17. Christopher Lee
A legend within the horror/fantasy genre long before his notable role as Star Wars fallen Jedi, Count Dooku, Christopher Lee rekindled his career at a time when most people his age would have been retired, reflecting back on the good ol’ days.
Fortunately, Lee’s lengthy career proved advantageous when he chose to record his experiences in his two autobiographies: Christopher Lee, Tall, Dark, and Gruesome and Lord of Misrule: The Autobiography of Christopher Lee. Both books span several decades worth of storied events in the life of a man that many might have only thought of as the face of innumerable villains.
Among the myriad of anecdotes from his autobiographies, one of the earliest and most noteworthy came when he was among the final witnesses to the last execution by guillotine in Paris. Next, came his military service during WWII in the Royal Air Force Intelligence, which eventually led to his appointment to a task force that tracked down Nazi war criminals. After retiring from the RAF with the rank of flight lieutenant Lee followed his cousin, Nicolò Carandini’s, advice and pursued work as an actor. His film debut came in 1947 as the character Charles in the Gothic Romance film called Corridor of Mirrors.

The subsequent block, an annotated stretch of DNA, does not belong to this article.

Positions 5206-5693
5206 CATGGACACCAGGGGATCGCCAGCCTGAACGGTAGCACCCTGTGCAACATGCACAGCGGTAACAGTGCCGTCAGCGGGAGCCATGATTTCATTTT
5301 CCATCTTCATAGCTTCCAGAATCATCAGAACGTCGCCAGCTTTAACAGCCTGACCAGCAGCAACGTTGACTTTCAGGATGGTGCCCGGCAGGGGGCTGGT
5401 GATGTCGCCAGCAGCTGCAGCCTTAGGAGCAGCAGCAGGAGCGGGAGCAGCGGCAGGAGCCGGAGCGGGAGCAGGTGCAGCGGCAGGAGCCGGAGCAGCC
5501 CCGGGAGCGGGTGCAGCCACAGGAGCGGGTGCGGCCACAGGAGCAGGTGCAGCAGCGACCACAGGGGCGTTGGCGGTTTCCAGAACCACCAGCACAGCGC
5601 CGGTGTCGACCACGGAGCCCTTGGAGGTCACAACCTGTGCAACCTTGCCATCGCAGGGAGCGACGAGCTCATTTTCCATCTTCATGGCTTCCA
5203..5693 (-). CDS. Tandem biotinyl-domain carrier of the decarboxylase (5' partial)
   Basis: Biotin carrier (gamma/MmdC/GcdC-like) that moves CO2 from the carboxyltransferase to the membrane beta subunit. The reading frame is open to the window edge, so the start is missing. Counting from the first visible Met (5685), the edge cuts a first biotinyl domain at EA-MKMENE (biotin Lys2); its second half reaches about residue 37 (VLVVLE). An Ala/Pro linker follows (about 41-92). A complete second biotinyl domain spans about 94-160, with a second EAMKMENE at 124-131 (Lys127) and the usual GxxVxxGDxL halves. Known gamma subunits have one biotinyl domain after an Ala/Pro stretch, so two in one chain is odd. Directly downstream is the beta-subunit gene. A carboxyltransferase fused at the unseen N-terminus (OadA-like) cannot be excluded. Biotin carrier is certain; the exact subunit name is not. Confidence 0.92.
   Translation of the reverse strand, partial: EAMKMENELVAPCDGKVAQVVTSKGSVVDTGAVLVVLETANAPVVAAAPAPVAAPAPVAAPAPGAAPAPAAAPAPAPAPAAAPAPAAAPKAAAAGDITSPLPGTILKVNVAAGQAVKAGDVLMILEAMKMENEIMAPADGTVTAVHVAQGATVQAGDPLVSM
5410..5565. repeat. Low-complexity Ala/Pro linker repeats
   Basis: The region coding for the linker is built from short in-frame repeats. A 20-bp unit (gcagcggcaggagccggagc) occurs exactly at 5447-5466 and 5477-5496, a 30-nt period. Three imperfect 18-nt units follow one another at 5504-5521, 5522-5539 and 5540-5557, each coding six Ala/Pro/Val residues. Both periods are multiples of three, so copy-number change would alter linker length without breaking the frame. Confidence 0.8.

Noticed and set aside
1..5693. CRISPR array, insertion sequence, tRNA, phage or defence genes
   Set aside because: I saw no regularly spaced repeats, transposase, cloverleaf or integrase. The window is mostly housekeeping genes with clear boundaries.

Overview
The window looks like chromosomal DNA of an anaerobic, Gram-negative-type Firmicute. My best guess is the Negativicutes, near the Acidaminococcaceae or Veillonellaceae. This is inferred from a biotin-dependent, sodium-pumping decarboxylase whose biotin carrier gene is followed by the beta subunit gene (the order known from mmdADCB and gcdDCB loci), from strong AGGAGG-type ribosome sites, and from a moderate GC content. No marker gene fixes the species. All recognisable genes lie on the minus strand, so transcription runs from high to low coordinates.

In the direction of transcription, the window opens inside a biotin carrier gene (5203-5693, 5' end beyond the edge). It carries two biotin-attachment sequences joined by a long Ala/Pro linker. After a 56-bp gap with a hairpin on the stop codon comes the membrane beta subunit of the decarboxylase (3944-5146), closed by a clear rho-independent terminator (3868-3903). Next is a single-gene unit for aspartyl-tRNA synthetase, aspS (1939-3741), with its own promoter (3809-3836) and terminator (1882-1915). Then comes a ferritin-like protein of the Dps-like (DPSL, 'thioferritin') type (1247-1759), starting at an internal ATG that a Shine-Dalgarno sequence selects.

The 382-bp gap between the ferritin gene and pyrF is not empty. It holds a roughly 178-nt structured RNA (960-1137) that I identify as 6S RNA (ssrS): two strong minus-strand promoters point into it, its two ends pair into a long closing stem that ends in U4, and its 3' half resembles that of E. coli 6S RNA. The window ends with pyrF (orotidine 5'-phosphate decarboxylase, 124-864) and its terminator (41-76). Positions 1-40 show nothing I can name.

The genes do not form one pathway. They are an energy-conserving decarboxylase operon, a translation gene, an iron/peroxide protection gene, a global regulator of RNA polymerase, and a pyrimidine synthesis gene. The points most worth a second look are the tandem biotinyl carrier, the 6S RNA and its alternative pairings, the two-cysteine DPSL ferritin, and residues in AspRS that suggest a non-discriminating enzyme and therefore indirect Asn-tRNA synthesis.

After a decade spent in minor roles, Lee finally got his big break playing The Creature in the 1957 Hammer Films production The Curse of Frankenstein. This film was notable for many other reasons besides being Lee’s first major role. It was the first of the Hammer Films to be shot in color, one of the earliest to have gruesome blood and gore effects (intensified by its color presentation), and also the first lead role in a film for Peter Cushing, best known to Star Wars fans as Grand Moff Tarkin.
Besides having a long and illustrious career in films, not to diminish his impressive military service, Lee also lent his distinctively deep voice to audiobooks, games, voice-over work, and even music albums. And, get this, while his bass voice was naturally suited to opera-style music, Lee’s preferred performance was in heavy metal/symphonic music albums. Yup. Count Dooku was strong with the Metal.
In fact, he contributed his vocals to several collaborations with metal artists/bands including the Italian power metal band, Rhapsody of Fire. As mind-blowing as that is, Lee also won a “Spirit of Metal” award while in his ’80s for his first full album, Charlemagne: By the Sword and the Cross. This was later followed up by a sequel album called Charlemagne: The Omens of Death in which he shot a music video for one of its singles. And at the age of 91 years and 6 months, he became the oldest living performer to be entered into the music charts with his Christmas metal song, Jingle Hell, placing No. 22 in the Billboard Hot 100.
Finally, one other interesting fact that fans might not know about Christopher Lee was that he actually was descended from high-born blood — courtesy of his mother’s side of the family — the Carandinis. So, I suppose one could say that Count Dooku/Dracula wasn’t faking being aristocratic. Christopher Lee was without a doubt one of the most interesting people in Hollywood. That being said, it doesn’t take any special Jedi persuasions to see why his autobiographies would be worth reading to anyone.